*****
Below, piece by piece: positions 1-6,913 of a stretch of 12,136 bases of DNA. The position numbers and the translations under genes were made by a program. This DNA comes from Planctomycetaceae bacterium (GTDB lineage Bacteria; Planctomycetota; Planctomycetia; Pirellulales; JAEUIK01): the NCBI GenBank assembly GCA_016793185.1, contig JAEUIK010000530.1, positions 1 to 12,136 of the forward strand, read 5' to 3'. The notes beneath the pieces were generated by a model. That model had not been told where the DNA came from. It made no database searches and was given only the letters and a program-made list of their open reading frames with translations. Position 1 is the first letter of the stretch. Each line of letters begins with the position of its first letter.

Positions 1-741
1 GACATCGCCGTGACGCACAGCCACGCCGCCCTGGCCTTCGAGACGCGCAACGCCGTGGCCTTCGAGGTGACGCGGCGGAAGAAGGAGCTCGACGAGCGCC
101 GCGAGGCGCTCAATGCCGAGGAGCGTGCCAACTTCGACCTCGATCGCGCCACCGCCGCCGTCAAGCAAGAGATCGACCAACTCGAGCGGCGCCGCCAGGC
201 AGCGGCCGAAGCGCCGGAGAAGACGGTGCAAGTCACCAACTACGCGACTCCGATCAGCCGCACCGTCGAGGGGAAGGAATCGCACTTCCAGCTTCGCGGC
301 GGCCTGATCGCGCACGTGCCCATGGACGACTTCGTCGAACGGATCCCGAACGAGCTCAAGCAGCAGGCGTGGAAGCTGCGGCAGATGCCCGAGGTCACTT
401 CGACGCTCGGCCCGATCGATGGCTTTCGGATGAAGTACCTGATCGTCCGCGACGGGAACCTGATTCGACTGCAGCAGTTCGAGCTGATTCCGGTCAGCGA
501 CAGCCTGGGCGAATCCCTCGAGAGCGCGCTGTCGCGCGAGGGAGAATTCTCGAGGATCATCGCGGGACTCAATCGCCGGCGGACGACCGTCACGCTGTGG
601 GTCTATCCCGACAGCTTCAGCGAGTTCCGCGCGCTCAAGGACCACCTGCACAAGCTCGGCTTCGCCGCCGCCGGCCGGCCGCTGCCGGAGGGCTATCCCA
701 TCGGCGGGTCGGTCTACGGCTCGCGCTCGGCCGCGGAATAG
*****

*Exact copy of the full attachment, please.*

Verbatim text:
Below, piece by piece: positions 1-6,913 of a stretch of 12,136 bases of DNA. The position numbers and the translations under genes were made by a program. This DNA comes from Planctomycetaceae bacterium (GTDB lineage Bacteria; Planctomycetota; Planctomycetia; Pirellulales; JAEUIK01): the NCBI GenBank assembly GCA_016793185.1, contig JAEUIK010000530.1, positions 1 to 12,136 of the forward strand, read 5' to 3'. The notes beneath the pieces were generated by a model. That model had not been told where the DNA came from. It made no database searches and was given only the letters and a program-made list of their open reading frames with translations. Position 1 is the first letter of the stretch. Each line of letters begins with the position of its first letter.

Positions 1-741
1 GACATCGCCGTGACGCACAGCCACGCCGCCCTGGCCTTCGAGACGCGCAACGCCGTGGCCTTCGAGGTGACGCGGCGGAAGAAGGAGCTCGACGAGCGCC
101 GCGAGGCGCTCAATGCCGAGGAGCGTGCCAACTTCGACCTCGATCGCGCCACCGCCGCCGTCAAGCAAGAGATCGACCAACTCGAGCGGCGCCGCCAGGC
201 AGCGGCCGAAGCGCCGGAGAAGACGGTGCAAGTCACCAACTACGCGACTCCGATCAGCCGCACCGTCGAGGGGAAGGAATCGCACTTCCAGCTTCGCGGC
301 GGCCTGATCGCGCACGTGCCCATGGACGACTTCGTCGAACGGATCCCGAACGAGCTCAAGCAGCAGGCGTGGAAGCTGCGGCAGATGCCCGAGGTCACTT
401 CGACGCTCGGCCCGATCGATGGCTTTCGGATGAAGTACCTGATCGTCCGCGACGGGAACCTGATTCGACTGCAGCAGTTCGAGCTGATTCCGGTCAGCGA
501 CAGCCTGGGCGAATCCCTCGAGAGCGCGCTGTCGCGCGAGGGAGAATTCTCGAGGATCATCGCGGGACTCAATCGCCGGCGGACGACCGTCACGCTGTGG
601 GTCTATCCCGACAGCTTCAGCGAGTTCCGCGCGCTCAAGGACCACCTGCACAAGCTCGGCTTCGCCGCCGCCGGCCGGCCGCTGCCGGAGGGCTATCCCA
701 TCGGCGGGTCGGTCTACGGCTCGCGCTCGGCCGCGGAATAG